The final free throw numbers were even after an atrocious start to the second half with the officials favoring U-M. But it was matched by them favoring MSU in the next stretch. Seriously, why does this happen every single time with Ted Valentine? You always know it's coming. Also, refs, please stop falling for flops. Kthx.
MSU led by seven with a minute to go in the first half, but two jumpers cut MSU's lead to 31-28 at halftime. That momentum continued into the second half, culminating in an 18-6 run to midway through the second half. This was around the time that MSU couldn't stop committing offensive fouls.
MSU cut the deficit to 42-39 with 9:41 left, but a 10-3 U-M run pushed it to 52-42 with 4:36 to go and it looked about over. (I tweeted as much). But just as they did against Ohio State, MSU furiously rallied in the final minutes thanks to buckets by Harris and Payne. But the Spartans wet the bed to finish it.
Remember when MSU was a clutch team and Keith Appling was The Closer? Seems like a long time ago. MSU has lost three straight, blowing a four-point lead with less than two minutes to play vs. Indiana, blowing a nine-point second-half lead at Ohio State and then couldn't even get a shot attempt with two possessions in the final 30 seconds at Michigan.
None of the three losses is "bad." But they're still frustrating, as MSU didn't play well, but still could have won all three. Heck, they're a couple free throws and buckets away from beating Indiana and Michigan. But that's the way the cookie crumbles.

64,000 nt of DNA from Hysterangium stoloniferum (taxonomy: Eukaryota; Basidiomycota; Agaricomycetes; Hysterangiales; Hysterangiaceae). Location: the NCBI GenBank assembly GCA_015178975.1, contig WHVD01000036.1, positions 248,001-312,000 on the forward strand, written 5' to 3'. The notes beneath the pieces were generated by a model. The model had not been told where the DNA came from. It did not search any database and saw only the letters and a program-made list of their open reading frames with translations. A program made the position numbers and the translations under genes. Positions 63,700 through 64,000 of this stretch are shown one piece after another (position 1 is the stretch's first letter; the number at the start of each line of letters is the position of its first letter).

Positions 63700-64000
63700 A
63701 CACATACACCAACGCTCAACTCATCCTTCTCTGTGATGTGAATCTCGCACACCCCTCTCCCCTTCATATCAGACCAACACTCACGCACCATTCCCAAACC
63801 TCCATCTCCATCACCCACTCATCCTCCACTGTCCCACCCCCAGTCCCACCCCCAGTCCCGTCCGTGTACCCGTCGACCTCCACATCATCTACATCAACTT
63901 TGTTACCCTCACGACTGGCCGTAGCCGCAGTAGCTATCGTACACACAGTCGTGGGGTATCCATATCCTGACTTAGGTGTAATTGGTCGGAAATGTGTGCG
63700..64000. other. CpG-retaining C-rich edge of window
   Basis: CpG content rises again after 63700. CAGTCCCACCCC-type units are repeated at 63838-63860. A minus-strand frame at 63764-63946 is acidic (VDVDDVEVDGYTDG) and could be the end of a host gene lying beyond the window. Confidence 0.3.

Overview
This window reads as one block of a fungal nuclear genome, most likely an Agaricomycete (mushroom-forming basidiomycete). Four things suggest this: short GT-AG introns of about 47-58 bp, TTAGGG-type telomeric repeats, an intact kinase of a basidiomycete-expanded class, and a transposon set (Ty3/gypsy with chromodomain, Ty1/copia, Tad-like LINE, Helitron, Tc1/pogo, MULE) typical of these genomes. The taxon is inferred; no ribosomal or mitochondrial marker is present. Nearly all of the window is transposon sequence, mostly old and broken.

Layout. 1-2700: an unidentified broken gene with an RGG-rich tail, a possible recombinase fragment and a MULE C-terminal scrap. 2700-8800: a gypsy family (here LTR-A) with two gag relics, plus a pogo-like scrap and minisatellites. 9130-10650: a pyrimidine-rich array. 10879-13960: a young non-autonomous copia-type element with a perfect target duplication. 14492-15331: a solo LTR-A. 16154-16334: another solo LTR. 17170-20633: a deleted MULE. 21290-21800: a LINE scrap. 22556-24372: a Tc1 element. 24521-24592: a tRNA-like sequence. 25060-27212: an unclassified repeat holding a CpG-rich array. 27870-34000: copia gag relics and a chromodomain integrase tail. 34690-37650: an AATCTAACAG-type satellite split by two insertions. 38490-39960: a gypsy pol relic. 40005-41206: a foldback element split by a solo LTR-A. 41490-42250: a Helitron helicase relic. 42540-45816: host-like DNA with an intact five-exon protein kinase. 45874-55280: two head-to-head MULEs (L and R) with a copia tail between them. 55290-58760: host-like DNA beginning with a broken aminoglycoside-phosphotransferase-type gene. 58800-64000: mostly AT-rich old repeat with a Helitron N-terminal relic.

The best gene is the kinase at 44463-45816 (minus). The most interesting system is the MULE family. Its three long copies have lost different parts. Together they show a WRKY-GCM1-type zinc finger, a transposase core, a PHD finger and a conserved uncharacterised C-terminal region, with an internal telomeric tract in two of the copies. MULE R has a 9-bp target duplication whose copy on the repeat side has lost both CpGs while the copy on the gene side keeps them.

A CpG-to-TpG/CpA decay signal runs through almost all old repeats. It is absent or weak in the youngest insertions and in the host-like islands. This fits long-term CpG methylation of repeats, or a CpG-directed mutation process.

Also, please stop slapping the floor. Pretty sure opponents are shooting 75 percent in the last three after MSU does that.
-- Adreian Payne was the top Spartan, putting up 17 points and 12 rebounds for his second-straight double-double. He went 2-for-5 on three-pointers, 6-for-11 from the field and was all over the place. His four turnovers were due to getting trapped in spots and making bad passes, but he was the most energetic Spartan and was the biggest reason MSU made that comeback.
-- Gary Harris finished with 16 points on 7-for-16 shooting. His three-point shooting was a bit off again (2-for-7), but he also did a lot of ball-handling when Appling was sitting with foul trouble. In the final minutes, he was the one guarding Burke, which I found interesting. Harris did a pretty good job on that, but might have worn down by the end and looked like a freshman running the final play. Harris is now MSU's leading scorer at 13.3 ppg.